The Black Sea and Sea of Azov 

Maritime risks for Ukraine are changing still, due to Moscow sending additional ships to the Black Sea from its Pacific and Northern fleets. For instance, twelve large Russian amphibious assault ships have been deployed to the Black Sea.

These ships are estimated to carry around two full marine brigades – roughly 4,000 troops and 250 military vehicles. This force could be aimed to land somewhere on Ukraine’s coast, in particular – in the Kherson region.

Combined with Russian paratroopers in Crimea, this creates the risk of a military operation in southern Ukraine.

Under the pretext of a military exercise, leveraging their naval supremacy, Moscow has effectively blockaded the Black Sea and Sea of Azov until Feb. 19.

Russia is testing its capabilities and gauging a potential response by engaging in this provocation. Together with assembling landing parties, this could serve as a distraction for Ukraine’s military command and the international community.

Our naval forecast remains negative for now, but it is highly dependent on how Ukraine and the rest of the world will react to this blockade. Only a strong collective response could prevent this provocation from reoccurring.

Defending Kyiv

Most of everyone’s attention seems to be devoted to the question of Kyiv’s defense.

Given Moscow’s strategic goal of restoring control over Ukraine, the capture of its capital will make that much easier to achieve.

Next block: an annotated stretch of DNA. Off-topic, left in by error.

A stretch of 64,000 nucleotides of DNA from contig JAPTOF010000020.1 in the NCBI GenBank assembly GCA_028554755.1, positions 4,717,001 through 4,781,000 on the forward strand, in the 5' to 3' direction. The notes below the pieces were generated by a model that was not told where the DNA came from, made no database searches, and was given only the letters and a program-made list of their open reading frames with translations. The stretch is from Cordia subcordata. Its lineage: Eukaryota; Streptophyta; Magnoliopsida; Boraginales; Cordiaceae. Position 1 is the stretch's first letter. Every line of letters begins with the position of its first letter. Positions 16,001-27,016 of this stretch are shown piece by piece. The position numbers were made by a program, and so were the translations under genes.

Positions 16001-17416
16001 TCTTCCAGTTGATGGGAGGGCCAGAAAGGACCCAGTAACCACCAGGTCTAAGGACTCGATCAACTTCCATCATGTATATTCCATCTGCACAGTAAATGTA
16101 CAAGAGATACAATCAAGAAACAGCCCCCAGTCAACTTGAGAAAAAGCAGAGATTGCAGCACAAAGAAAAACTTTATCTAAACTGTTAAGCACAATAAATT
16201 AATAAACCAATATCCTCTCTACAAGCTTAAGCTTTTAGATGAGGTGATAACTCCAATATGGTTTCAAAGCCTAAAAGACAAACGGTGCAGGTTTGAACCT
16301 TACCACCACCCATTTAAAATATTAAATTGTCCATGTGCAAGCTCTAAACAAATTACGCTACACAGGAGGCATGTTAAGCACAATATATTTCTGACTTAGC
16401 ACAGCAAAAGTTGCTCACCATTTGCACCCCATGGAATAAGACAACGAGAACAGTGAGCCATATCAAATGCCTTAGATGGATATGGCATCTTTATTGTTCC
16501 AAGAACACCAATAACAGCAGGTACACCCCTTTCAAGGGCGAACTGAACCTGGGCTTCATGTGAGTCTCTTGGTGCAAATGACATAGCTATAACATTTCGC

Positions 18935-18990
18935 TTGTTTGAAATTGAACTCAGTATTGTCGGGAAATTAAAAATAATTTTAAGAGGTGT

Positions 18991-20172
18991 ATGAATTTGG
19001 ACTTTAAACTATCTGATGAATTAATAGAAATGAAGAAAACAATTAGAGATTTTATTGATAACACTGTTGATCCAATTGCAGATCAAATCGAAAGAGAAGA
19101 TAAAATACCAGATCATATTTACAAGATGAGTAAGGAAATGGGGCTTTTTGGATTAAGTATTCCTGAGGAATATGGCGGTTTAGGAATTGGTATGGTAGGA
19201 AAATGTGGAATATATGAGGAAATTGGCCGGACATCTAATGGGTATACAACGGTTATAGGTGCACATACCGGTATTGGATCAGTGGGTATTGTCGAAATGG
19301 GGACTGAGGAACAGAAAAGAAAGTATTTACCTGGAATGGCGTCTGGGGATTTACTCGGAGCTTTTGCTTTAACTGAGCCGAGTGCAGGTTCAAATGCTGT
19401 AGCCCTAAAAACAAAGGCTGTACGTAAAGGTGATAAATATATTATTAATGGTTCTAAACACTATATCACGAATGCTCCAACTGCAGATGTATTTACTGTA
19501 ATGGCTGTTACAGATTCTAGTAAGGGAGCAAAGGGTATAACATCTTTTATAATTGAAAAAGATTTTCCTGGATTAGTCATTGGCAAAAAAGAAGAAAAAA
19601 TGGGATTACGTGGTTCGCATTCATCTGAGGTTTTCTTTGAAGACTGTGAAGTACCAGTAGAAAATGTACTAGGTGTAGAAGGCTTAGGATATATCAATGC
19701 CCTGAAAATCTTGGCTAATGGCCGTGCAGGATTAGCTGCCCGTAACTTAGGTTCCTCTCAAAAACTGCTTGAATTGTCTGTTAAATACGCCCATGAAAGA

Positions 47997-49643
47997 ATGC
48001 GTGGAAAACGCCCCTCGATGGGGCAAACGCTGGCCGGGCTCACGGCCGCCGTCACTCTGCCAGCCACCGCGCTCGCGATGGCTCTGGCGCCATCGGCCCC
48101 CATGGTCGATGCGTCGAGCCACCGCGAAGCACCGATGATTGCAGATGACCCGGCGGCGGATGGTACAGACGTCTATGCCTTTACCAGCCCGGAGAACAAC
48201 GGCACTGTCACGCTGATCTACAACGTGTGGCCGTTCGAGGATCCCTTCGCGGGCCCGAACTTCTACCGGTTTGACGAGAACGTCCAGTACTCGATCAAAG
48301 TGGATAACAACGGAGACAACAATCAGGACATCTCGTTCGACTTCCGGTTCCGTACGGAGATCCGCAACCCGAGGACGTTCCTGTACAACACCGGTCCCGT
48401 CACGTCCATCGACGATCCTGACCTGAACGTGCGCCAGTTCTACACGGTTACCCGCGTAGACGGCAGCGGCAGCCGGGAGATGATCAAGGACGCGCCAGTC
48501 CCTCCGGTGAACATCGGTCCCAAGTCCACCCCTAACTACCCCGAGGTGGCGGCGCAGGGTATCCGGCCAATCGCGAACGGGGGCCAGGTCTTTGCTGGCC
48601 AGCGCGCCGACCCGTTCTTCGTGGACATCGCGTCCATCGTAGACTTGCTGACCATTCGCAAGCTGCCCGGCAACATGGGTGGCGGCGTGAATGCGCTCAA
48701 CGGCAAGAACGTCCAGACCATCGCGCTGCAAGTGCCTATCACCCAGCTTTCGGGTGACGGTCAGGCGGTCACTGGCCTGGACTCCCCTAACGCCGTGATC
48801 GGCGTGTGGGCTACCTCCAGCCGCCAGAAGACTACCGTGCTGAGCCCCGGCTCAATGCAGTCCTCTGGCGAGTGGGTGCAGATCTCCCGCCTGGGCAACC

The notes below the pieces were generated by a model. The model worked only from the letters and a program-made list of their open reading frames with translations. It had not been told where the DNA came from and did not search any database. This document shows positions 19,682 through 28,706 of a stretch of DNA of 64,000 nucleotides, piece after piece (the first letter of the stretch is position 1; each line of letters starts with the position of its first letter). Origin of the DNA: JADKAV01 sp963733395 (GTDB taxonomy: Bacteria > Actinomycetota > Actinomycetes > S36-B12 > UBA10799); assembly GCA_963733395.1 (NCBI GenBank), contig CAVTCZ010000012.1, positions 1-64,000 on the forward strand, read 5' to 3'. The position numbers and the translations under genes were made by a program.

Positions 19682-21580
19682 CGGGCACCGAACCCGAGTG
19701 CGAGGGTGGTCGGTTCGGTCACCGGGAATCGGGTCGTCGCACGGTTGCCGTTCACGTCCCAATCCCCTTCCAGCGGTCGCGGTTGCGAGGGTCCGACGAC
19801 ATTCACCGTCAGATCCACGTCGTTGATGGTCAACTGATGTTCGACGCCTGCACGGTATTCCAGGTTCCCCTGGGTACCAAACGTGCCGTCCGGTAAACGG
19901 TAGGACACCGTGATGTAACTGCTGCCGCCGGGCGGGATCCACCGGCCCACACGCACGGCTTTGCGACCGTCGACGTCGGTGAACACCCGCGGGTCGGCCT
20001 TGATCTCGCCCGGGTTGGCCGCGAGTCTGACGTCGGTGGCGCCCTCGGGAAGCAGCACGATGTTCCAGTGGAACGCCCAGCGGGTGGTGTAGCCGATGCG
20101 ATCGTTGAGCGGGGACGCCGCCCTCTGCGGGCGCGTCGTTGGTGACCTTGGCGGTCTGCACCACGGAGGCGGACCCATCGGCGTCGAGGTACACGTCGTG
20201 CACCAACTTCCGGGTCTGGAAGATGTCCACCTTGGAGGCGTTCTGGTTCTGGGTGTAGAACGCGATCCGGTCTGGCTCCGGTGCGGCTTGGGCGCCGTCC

Russian troops in Belarus and Russia itself do indeed pose a threat to northern Ukraine and Kyiv. Troop numbers are theoretically sufficient for a dash for the capital. But only theoretically.

If they go for a breakthrough push in Chernihiv, Zhytomyr, or Kyiv regions, Moscow’s forces will incur unacceptably devastating losses. This scenario seems too risky for Russia, currently.

Given the forces and resources devoted to Kyiv’s defense, seizing the capital will hardly be a “cheaper” version of a large-scale invasion.

Ukrainian armed forces would be capable of defending against Russian airborne divisions sent to seize airports, railway stations and bridges. Even still, the Russian National Guard and infantry would have to be deployed to hold captured territory.

A ground advance to Kyiv would be very slow against the resistance of the many-layered defense of the Northern Army Command, bolstered with the Joint Forces Operation. All these Ukrainian regiments are quite ready.

Not to mention, maintaining a hold on a major city with more than 3 million residents – many of whom are prepared to resist an occupation attempt – is a difficult task that seems unrealistic, given how many troops it would take, versus what Moscow actually has at its disposal today.